VICTORIA FALLS councillors have called for the resort town to be exempted from Zesa load shedding — which has also affected water supplies — and left the tourism hub with no electricity.
The town has gone for weeks without water due to the rolling power cuts, prompting the council to supply water to residents using bowsers.
The situation has affected tourism players such as hotels and lodges which cater for both international and domestic tourists.
Ward 1 councillor Margaret Varley, whose area of jurisdiction encompasses most of the resort town’s tourism players, wrote to the chairperson of the Parliamentary Committee on Energy, Gabbuza Joel Gabuza calling for the load shedding exemption.
“As the Parliamentary chair of Energy, we are begging you to help us here in Victoria Falls. No electricity here means no water. Council has made moves to get a dedicated Zesa line for the water take out point on the Zambezi River, the water plant and also the two main reservoirs so that the town water is not affected by load shedding. However there seems to be a lot of talk and not much action,” wrote Varley on Monday.
Valley said Victoria Falls was the face of the country’s tourism industry and there was need to take advantage of tourist activities that brought in foreign currency, so the town deserved special treatment.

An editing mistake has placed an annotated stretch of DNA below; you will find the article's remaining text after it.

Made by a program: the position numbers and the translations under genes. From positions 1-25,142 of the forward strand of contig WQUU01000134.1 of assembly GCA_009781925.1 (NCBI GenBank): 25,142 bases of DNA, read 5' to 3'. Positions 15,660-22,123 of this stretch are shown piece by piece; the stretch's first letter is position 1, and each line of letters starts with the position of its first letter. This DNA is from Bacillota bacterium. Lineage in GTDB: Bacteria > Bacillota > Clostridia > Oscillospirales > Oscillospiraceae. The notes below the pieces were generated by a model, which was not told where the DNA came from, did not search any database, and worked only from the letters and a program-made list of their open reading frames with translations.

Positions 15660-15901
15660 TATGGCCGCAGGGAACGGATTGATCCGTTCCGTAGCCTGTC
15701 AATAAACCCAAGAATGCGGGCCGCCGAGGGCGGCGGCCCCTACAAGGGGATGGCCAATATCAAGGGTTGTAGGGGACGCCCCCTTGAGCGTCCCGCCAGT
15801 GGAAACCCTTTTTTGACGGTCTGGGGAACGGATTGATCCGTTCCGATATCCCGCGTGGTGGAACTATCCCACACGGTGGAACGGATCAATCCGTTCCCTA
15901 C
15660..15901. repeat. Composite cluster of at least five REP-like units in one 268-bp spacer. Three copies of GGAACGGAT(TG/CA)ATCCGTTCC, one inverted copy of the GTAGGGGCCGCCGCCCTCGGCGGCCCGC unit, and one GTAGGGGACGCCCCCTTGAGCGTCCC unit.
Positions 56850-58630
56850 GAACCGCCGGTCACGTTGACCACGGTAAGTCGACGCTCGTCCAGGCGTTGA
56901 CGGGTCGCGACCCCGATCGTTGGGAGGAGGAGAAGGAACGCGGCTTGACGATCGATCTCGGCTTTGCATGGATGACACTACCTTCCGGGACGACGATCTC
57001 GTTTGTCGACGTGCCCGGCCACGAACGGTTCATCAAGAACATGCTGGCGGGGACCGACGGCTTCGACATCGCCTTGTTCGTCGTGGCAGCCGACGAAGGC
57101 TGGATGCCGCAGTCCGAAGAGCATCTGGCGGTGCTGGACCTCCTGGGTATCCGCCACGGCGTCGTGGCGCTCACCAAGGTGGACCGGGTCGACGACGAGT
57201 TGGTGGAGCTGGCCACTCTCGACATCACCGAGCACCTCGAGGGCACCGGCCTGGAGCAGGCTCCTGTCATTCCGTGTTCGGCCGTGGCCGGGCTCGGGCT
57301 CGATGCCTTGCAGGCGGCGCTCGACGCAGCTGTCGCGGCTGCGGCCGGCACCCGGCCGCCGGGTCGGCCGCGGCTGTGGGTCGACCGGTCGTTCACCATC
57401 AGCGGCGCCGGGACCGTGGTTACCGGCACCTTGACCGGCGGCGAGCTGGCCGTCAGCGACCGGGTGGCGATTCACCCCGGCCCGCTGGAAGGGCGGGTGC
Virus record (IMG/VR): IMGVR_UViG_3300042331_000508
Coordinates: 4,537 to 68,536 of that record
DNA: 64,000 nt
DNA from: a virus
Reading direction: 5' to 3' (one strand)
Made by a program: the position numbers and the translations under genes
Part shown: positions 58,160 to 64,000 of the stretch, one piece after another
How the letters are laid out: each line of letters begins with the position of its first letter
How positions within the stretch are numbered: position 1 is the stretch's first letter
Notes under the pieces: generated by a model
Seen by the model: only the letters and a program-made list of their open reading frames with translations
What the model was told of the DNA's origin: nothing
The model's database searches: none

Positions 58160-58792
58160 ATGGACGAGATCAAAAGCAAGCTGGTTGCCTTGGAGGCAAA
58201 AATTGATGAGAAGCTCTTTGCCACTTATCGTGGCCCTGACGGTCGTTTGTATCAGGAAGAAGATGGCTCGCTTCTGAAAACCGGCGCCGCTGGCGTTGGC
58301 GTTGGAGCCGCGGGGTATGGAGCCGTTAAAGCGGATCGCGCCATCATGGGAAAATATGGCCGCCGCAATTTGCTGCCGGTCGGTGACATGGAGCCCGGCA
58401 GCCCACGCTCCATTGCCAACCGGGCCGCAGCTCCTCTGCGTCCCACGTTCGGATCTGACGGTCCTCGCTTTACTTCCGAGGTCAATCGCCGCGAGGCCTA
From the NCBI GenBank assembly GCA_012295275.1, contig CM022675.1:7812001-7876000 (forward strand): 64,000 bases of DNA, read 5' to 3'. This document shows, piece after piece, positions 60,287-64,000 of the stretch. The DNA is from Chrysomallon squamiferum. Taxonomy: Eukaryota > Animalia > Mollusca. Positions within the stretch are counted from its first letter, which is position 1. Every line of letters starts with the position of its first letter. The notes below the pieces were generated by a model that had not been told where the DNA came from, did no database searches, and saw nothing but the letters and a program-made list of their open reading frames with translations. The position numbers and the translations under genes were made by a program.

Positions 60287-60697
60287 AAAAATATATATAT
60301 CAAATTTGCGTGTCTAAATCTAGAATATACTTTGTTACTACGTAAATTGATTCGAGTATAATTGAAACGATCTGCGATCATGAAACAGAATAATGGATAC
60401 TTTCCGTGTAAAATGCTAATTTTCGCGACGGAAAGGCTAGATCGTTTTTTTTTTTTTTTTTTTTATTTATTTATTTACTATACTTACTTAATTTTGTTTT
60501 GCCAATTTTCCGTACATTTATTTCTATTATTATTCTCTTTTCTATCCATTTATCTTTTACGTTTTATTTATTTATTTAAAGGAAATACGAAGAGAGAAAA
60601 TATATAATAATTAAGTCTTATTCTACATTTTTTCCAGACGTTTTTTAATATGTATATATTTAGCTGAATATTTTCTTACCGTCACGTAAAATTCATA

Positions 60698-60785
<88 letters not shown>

She added that lack of water supplies affected hotels and lodges, schools, clinics and hospitals.
“We are also looking at drilling boreholes around town. Imagine boreholes and water distribution from a fire engine when we live on the edge of one of the biggest rivers in Africa? All because of Zesa load shedding. Please use your influence to ensure that this matter is treated with the urgency it deserves and a solution to this water crisis is found before it’s too late,” said Valley.
Ward 6 councillor Ephias Mambume said it was logical for a place of strategic economic importance like Victoria Falls to be exempted from load shedding.
“It’s the tourism capital of Zimbabwe and a special economic zone. The gross domestic product (GDP) of Victoria Falls’ local economy is a significant part of the national GDP especially in real dollar terms. It generates mostly forex,” he said.
“An outbreak of typhoid or cholera can potentially cost the economy millions of the greenback in terms of tourism revenue and permanently dent the image of the country.”